Gay Ottawa teen who killed himself was bullied

The father of a gay Ottawa teen who committed suicide Saturday told CBC News his son was constantly bullied throughout elementary school and into high school.

Jamie Hubley was a figure skater and the only openly gay boy in his school

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The father of a gay Ottawa teen who committed suicide Saturday told CBC News his son was constantly bullied throughout elementary school and into high school.

Allan Hubley, an Ottawa city councillor who represents Kanata South Ward, also spoke Tuesday about his 15-year-old son Jamie's depression over the bullying and his desperate desire for acceptance.

Hubley said the bullying began when Jamie was in Grade 7 and teens tried to stuff batteries down his throat on the school bus because he was a figure skater.

"[Jamie] was the kind of boy that loved everybody," said Hubley, "He couldn't understand why everyone would be so cruel to him about something as simple as skating."

"He just wanted someone to love him. That's all. And what's wrong with that? Why do people have to be cruel to our children when all they want to do is be loved?" said Hubley, speaking on the phone with the CBC's Ashley Burke.

Jamie Hubley, 15, commit suicide Saturday after battling depression and being bullied over the fact he was the only openly gay teenager at his west Ottawa high school. (Facebook)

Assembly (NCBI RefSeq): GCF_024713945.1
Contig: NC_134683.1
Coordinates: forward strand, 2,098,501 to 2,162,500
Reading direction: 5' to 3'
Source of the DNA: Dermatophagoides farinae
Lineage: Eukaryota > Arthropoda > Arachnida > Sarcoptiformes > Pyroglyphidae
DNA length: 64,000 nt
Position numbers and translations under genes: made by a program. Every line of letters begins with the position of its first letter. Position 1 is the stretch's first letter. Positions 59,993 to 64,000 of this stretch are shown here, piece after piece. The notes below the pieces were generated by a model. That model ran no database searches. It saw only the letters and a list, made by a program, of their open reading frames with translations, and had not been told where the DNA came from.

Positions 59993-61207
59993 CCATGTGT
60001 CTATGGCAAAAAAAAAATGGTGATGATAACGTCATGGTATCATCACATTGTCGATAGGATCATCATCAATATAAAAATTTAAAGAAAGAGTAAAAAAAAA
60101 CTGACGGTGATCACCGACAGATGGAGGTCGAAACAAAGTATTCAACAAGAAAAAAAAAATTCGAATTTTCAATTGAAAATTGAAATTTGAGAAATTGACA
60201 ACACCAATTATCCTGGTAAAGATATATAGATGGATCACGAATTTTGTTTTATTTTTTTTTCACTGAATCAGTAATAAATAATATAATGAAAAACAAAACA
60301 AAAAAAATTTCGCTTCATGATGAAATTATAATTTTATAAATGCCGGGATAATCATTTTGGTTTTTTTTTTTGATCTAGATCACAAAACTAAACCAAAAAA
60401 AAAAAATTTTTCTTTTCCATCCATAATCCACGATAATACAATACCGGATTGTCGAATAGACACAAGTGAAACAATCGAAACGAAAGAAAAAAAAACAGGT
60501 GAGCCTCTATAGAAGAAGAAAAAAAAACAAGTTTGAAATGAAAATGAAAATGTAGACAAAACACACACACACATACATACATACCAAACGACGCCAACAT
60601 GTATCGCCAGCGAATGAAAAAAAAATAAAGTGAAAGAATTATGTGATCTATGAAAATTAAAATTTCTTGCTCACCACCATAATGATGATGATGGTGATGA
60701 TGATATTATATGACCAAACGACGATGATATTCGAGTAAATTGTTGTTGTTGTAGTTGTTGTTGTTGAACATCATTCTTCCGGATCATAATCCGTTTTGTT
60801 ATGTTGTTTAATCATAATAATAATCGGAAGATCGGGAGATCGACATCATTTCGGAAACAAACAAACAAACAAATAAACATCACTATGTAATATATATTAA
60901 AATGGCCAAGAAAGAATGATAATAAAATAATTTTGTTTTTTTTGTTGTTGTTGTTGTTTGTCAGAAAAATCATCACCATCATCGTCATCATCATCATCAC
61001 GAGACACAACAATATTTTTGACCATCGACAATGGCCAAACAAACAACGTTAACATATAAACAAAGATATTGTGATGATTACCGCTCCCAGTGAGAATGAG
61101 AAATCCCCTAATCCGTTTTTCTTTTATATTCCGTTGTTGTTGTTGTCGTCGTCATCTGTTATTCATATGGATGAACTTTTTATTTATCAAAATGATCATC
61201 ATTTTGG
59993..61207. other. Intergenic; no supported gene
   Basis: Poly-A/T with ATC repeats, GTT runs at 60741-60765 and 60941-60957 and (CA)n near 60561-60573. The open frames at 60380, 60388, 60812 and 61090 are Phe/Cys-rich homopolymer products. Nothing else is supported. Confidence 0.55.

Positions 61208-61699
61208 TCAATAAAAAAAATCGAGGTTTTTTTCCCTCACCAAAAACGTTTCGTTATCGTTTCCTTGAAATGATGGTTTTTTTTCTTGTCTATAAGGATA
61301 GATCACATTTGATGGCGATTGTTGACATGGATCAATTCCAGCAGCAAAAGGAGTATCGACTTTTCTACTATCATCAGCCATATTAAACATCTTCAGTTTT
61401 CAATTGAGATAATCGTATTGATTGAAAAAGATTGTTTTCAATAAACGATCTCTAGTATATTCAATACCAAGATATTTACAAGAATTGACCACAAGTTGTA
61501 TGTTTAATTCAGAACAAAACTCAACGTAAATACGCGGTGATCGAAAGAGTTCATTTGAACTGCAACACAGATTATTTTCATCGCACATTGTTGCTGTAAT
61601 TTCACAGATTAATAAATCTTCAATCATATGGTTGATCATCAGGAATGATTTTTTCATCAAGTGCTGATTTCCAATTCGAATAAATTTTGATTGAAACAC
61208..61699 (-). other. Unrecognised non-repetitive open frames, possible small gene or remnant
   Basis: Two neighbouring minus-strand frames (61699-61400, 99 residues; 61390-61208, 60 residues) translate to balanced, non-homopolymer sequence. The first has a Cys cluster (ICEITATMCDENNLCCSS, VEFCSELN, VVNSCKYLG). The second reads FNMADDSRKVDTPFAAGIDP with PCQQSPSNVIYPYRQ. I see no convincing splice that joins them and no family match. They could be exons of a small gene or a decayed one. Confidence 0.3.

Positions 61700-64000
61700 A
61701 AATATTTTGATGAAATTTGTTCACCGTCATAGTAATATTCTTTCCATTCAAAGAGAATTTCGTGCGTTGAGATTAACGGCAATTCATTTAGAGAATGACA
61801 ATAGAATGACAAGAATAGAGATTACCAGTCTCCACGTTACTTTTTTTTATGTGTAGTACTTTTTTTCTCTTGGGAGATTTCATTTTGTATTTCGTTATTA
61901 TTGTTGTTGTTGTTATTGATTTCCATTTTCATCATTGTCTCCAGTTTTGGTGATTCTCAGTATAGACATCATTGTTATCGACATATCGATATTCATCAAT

In high school, the relentless teasing focused on the fact that Jamie was openly gay.

Suicide note posted on teen's blog

Jamie Hubley died Saturday. A suicide note was posted on his online blog where he spoke of his love for singing and pop music including Lady Gaga, Adele, Katy Perry and Christina Aguilera.

The note also spoke of the pain from both bullying and depression.

"I'm tired of life, really. It's so hard, I'm sorry, I can't take it anymore," his note read.

"I don't want my parents to think this is their fault, either. I love my mom and dad. It's just too hard. I dont want to wait three more years, this hurts too much."

'I couldn't fix my own boy and that's tearing me apart.' —Allan Hubley

The Kanata teenager also described how he hated being the only openly gay boy in his school. His family  had tried to help by moving him from a Kanata Catholic high school to A.Y. Jackson Secondary School, which is a public school.

Hubley had even spoken out for gay students at A.Y. Jackson through the Rainbow Club, a gay-straight alliance. But the bullying did not stop and there were no other openly gay teenagers at that school, either.

The Ottawa-Carleton District School Board released a statement Tuesday sending its condolences to the Hubley family. It also spoke about bullying in schools and how it could lead to depression.

"I couldn’t agree more about the importance of dealing with these issues. These are complex issues that we have to deal with as a community", said Jennifer Adams, the board's director of education.

Local community opening up about teen suicide

Awareness of teen depression and mental health has grown in Ottawa recently, particularly after the death of Daron Richardson, the 14-year-old daughter of former NHLer Luke Richardson.

That death and a series of teen suicides in the Ottawa Valley in 2010 have forced communities to design better strategies to address the issue, including identifying signs of depression earlier and removing the stigma surrounding mental health issues.

Jamie Hubley struggled with depression for a long time, his father said, but no matter how much his parents tried to help, the teen could not escape his sadness.

"I lost a beautiful, beautiful child that was going to make the world a better place. I've been involved in a lot of things in my community ... but I couldn't fix my own boy and that's tearing me apart," Allan Hubley said.

With files from the CBC's Ashley Burke